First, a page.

Round House Radio: Sense of Place
Minelle is a deeply thoughtful and incisive interviewer whose listening skills make you feel truly seen and heard. I loved our chat on Roundhouse Radio’s Sense of Place and still think of the magic she created in that sound booth with great fondness.
– Sharon Bala, bestselling author of The Boat People.
From 2015-2018, I hosted a daily radio show at Roundhouse Radio, 98.3 Vancouver.
The programme, “Sense of Place,” was unapologetically feminist and anti-racist in its design and approach. Our team asked how we might offer systemically disadvantaged people a space where their perspectives, concerns and issues would be raised.
We invited regular “columnists” to come on board to share their stories and honour the relationships they forged with others. They, in turn, came on the show to share their stories. Our regular columnists included Cynthia Callison, an Indigenous lawyer; Jon Winebrenner, a designer with particular interests in innovation; and Patrick Maliha, a mixed-race stand-up comedian.
We focused on stories about unlikely allies (like the with two brothers; Krishna and Ravi Pendakur); writers who shared something in common but who had never met (like my chat between David Chariandy, award winning novelist of “Brother” and the memoir “I’ve been Meaning to Tell You” and author of “Passage,” Khary Lazarre-White. We also featured a conversation between Anne Michaels, author of the Orange Prize winning novel “Fugitive Pieces” and Kyo Maclear, author of the ward winning memoir “Birds, Art Life”).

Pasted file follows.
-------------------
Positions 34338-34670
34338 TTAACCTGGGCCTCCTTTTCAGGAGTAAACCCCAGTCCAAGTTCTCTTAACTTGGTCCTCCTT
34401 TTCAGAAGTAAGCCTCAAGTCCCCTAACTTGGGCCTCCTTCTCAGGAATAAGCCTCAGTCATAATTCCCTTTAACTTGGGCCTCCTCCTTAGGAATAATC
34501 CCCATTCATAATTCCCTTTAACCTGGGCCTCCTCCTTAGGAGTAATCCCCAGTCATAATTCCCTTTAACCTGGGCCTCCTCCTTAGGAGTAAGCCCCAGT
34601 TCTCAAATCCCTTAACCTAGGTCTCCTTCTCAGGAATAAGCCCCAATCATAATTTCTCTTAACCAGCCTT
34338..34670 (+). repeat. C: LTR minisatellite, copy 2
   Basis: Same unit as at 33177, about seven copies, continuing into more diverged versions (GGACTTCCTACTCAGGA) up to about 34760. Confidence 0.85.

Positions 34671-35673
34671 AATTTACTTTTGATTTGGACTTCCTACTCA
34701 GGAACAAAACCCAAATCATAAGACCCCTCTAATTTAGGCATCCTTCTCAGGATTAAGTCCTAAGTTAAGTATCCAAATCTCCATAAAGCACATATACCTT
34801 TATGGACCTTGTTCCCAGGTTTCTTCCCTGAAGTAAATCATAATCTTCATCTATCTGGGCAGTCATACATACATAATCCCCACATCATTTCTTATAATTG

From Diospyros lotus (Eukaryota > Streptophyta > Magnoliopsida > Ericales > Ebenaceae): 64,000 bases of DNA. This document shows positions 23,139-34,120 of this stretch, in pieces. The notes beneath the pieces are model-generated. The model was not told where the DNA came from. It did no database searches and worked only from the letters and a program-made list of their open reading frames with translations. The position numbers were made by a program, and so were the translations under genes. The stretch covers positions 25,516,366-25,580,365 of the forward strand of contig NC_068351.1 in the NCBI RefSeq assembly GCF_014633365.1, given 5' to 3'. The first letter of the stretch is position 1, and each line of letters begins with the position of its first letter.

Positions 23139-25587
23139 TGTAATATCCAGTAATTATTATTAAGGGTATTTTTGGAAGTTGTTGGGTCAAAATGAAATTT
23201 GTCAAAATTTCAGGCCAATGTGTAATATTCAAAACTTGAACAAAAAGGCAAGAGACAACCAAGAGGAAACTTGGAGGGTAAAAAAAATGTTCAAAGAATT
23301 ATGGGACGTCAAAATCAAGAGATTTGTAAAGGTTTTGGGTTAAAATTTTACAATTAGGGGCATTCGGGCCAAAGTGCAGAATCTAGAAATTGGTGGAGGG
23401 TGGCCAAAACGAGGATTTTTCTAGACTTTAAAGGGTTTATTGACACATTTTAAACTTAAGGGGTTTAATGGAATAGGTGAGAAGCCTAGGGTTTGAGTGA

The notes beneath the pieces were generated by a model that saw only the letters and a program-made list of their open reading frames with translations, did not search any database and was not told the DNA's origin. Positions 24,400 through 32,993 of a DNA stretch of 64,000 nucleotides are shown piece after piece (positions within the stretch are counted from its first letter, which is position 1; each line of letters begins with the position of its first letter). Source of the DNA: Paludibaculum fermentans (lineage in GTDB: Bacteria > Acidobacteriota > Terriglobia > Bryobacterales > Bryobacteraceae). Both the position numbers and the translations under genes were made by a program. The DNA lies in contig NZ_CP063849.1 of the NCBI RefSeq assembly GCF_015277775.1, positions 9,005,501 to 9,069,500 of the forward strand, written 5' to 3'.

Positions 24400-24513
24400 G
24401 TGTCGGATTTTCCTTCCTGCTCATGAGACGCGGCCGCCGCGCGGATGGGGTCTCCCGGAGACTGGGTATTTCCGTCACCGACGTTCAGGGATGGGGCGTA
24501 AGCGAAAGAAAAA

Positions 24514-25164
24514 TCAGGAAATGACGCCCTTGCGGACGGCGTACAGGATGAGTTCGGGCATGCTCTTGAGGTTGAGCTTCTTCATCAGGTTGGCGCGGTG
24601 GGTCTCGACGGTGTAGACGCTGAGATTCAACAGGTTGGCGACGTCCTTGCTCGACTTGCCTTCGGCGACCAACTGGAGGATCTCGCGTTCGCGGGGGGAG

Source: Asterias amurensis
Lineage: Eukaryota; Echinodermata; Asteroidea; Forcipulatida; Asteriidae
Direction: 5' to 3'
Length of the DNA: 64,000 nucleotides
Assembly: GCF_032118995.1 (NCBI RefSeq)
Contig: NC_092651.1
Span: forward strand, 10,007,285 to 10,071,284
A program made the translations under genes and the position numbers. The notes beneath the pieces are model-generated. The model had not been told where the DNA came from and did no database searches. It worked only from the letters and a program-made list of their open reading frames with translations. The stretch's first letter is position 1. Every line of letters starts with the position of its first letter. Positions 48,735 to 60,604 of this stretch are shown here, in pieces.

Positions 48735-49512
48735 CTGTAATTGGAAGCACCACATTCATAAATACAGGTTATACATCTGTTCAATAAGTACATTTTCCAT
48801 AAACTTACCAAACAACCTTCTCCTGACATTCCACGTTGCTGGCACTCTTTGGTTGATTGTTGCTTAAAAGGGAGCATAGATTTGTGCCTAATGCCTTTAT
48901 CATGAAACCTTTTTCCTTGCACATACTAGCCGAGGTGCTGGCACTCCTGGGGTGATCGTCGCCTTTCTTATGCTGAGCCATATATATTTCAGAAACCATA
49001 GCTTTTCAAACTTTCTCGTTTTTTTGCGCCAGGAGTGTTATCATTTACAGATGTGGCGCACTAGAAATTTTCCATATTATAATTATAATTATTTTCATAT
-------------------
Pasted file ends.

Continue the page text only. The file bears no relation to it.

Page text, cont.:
You can check out all our interviews, here.
I think we probably interviewed close to a thousand folks. Four interviews a day, give or take, for two years – it was thrilling. It was a true gift to speak to so many people from so many walks of life. It’s hard to find a few highlights of my time at Roundhouse because there were so many – but I can’t forget my interview with Salman Rushdie. He spoke powerfully about the concept of repair, and my chat with Adam Gopnik, memoir writer, journalist and writer for the New Yorker. I asked him a particularly poignant question about his childhood, after I discovered in my research that he was a bit of a John Stuart Mill scholar. That moment was one that I will never forget, and I hope you’ll take a listen to find out what happened.
Not all interviews went the way I wanted them to go, though.
Sometimes guests were hostile and some conversations left me shattered, broken and forever moved (like the chat with acclaimed novelist and memoir writer Dani Shapiro, where we explored serendipity and marriage in her memoir “Hourglass: Time, Memory, Marriage”) and my interview with novelist Tom Rachman, author of “The Italian Teacher,” where we spoke about the relationship between ambition and family, here). I learned a lot about myself – both good and bad – and how sometimes I got in the way of a story being told.
I think we were all thrilled to see how the show received critical acclaim.
While on air, the show four awards, including one for outstanding radio host from the Canadian Ethnic Media Association and most recently an award from the Association of American Geographers.
This was truly gratifying for a newbie radio host. To find out more about our spinoffs, check out “This Neighbourhood Life” which won a British Columbia Association of Broadcasters Award for best community service programming in 2018, and “Acknowledgements: The Story Behind the Story.”